Credit supply and productivity growth
Francesco Manaresi and
No 711, BIS Working Papers from Bank for International Settlements
We study the impact of bank credit supply on firm output and productivity. By exploiting a matched firm-bank database which covers all the credit relationships of Italian corporations over more than a decade, we measure idiosyncratic supply-side shocks to firms' credit availability. We use our data to estimate a production model augmented with financial frictions and show that an expansion in credit supply leads firms to increase both their inputs and their output (value added and revenues) for a given level of inputs. Our estimates imply that a credit crunch will be followed by a productivity slowdown, as experienced by most OECD countries after the Great Recession. Quantitatively, the credit contraction between 2007 and 2009 could account for about a quarter of the observed decline in Italy's total factor productivity growth. The results are robust to an alternative measurement of credit supply shocks that uses the 2007-08 interbank market freeze as a natural experiment to control for assortative matching between borrowers and lenders. Finally, we investigate possible channels: access to credit fosters IT-adoption, innovation, exporting, and the adoption of superior management practices.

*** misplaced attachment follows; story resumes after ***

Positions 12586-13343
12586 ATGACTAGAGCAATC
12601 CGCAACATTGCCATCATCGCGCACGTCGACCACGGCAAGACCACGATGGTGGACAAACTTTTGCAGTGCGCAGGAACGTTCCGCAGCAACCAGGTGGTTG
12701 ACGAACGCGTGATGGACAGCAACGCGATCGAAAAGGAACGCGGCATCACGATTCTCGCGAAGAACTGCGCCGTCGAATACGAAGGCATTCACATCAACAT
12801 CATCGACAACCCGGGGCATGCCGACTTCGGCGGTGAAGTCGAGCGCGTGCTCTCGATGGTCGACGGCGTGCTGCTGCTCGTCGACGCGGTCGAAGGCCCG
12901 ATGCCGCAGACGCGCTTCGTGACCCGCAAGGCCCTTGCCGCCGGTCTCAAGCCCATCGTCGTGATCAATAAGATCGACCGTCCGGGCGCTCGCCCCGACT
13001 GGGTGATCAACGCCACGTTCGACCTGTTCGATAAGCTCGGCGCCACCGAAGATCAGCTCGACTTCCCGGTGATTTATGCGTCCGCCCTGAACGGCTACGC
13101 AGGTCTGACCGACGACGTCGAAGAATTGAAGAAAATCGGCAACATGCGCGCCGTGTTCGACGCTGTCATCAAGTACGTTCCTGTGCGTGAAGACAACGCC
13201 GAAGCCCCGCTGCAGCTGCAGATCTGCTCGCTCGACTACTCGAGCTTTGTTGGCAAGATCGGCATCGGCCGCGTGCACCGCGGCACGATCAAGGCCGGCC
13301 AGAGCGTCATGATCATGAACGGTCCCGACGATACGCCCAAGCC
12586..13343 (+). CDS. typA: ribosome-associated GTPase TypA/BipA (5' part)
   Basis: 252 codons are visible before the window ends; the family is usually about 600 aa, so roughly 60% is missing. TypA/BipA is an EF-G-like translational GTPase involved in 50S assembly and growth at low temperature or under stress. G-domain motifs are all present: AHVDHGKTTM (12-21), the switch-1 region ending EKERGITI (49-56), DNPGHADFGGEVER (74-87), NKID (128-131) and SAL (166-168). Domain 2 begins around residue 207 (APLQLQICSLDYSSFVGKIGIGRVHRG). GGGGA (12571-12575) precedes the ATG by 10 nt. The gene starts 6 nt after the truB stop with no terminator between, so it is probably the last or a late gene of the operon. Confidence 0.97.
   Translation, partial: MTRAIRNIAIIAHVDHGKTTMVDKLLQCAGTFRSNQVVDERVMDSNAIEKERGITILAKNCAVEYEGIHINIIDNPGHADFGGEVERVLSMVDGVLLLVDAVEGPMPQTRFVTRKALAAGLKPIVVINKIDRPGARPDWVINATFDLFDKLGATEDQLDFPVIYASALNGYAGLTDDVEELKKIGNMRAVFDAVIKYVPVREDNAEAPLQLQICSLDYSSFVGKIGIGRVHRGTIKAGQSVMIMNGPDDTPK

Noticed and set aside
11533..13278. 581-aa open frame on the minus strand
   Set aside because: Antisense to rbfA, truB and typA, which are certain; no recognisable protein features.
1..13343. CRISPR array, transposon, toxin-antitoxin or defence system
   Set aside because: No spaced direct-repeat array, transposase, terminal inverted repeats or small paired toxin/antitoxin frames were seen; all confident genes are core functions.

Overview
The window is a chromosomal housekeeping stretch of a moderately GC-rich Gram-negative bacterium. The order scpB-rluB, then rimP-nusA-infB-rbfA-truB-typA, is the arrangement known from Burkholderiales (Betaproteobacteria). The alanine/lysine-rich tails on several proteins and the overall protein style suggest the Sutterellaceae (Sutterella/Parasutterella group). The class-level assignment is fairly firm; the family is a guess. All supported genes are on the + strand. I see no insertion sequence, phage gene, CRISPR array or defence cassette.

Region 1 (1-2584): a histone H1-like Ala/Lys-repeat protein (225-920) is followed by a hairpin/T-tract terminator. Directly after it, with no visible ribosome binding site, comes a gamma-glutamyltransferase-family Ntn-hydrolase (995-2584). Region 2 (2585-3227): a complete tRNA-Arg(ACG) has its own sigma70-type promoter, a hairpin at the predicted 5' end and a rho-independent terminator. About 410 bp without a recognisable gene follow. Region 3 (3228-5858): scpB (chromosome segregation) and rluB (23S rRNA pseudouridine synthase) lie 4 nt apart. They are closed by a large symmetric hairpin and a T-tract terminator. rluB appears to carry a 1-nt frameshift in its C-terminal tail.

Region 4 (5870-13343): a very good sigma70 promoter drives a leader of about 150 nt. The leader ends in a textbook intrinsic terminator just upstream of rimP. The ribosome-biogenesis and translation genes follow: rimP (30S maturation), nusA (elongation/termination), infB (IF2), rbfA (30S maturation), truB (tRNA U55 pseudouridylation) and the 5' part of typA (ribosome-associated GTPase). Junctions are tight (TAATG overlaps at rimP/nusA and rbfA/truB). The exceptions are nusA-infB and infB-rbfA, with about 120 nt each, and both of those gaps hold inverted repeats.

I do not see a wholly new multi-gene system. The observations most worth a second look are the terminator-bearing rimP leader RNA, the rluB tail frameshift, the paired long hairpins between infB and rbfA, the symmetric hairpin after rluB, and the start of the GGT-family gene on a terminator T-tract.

Keywords: credit supply; productivity; export; management; IT adoption (search for similar items in EconPapers)
JEL-codes: D22 D24 G21 (search for similar items in EconPapers)
New Economics Papers: this item is included in nep-ban, nep-cfn, nep-eff and nep-fdg
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Persistent link: https://EconPapers.repec.org/RePEc:bis:biswps:711
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